(Received 12 March 1972; accepted 17 April 1972)
Published Online: October
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The use of blood grouping tests in disputed paternity, filial relationship, personal identification, forensic medicine, and other medicolegal problems has become increasingly frequent in the past twenty years [1–7]. Several recent articles concerned with pitfalls and exceptions in the interpretation of the laws pertaining to this highly accurate science have appeared [8–10]. Since the major medicolegal impact is in relation to disputed paternity, this report presents a study of an additional 1000 cases in this area. The previous report in 1963  emphasized the fact that only 10 percent of defendants in paternity proceedings requested blood grouping tests to substantiate their denial, whereas a statistical study indicated that approximately 40 percent of men were in fact not the fathers in the actions brought before the courts. To fail to demand a blood grouping test is indeed to disregard a most important defense, and thus fail to provide the most substantial evidence of nonpaternity.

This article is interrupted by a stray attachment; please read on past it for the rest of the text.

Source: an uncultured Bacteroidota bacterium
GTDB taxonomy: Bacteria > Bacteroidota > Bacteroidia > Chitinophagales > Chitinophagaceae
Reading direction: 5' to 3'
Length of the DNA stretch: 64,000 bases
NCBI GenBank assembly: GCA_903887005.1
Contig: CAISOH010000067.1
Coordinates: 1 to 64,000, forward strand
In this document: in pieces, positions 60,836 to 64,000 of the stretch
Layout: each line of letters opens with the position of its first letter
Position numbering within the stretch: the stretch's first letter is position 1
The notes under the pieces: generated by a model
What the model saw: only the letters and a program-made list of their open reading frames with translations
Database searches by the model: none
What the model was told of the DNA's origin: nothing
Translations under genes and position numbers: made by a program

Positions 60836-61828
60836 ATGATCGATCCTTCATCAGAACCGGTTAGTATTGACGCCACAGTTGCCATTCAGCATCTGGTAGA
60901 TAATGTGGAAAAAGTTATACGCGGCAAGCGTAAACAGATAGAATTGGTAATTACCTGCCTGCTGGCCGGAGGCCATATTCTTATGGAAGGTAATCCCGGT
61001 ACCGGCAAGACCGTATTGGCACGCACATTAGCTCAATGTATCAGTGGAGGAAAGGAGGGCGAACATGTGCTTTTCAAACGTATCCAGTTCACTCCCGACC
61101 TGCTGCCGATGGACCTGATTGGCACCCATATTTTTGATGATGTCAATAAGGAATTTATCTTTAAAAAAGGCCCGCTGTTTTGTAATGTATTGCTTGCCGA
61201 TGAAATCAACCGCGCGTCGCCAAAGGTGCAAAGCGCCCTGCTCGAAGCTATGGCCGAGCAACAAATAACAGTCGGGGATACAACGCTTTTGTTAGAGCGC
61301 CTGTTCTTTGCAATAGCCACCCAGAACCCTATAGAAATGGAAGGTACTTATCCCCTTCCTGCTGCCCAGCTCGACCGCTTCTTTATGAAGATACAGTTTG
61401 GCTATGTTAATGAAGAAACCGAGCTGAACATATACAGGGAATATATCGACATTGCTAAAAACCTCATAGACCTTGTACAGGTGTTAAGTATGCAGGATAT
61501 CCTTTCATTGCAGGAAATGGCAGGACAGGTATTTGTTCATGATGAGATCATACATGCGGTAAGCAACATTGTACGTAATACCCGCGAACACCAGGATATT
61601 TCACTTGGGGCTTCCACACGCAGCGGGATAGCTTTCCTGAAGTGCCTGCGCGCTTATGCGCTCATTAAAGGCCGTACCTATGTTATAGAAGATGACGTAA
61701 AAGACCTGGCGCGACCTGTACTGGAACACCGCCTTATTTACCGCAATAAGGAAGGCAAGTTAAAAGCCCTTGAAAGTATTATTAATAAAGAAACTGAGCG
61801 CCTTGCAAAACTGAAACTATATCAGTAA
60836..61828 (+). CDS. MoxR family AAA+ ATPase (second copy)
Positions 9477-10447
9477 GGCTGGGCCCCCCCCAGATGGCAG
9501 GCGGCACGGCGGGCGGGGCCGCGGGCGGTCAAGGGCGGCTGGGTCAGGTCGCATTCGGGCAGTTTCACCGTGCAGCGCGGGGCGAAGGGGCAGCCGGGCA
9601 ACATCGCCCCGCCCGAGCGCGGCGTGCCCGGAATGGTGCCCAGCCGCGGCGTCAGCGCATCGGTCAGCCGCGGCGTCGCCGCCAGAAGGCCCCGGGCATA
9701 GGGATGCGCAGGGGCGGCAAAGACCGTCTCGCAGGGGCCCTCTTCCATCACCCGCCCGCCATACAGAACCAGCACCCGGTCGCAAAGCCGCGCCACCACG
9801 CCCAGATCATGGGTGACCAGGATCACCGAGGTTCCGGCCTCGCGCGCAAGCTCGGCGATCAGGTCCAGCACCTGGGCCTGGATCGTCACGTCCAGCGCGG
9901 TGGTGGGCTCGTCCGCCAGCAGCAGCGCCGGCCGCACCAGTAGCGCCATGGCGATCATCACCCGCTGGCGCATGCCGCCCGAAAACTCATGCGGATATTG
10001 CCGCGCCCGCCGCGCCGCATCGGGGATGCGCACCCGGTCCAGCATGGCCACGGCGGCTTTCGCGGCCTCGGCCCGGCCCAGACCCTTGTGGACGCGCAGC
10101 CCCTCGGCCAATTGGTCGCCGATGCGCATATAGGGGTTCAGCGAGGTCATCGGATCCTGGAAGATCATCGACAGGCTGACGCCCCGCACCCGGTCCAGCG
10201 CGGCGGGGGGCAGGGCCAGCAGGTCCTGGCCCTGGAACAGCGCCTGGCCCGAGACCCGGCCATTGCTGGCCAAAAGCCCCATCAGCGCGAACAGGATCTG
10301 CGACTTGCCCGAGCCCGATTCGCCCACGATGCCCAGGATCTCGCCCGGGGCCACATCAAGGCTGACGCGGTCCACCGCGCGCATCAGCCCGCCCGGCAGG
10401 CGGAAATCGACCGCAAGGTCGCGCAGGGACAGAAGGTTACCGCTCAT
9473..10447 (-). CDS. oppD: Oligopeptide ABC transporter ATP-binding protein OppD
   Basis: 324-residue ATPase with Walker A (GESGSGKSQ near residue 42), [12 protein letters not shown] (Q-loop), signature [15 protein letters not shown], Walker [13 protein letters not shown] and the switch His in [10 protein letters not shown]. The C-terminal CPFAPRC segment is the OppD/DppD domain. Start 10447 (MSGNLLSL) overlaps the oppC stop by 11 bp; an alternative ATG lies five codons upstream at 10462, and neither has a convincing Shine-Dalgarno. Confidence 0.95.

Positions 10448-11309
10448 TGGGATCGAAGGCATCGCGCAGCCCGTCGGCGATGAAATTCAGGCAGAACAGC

Attending hematologist, Beth Israel Medical Center, New York, N.Y.
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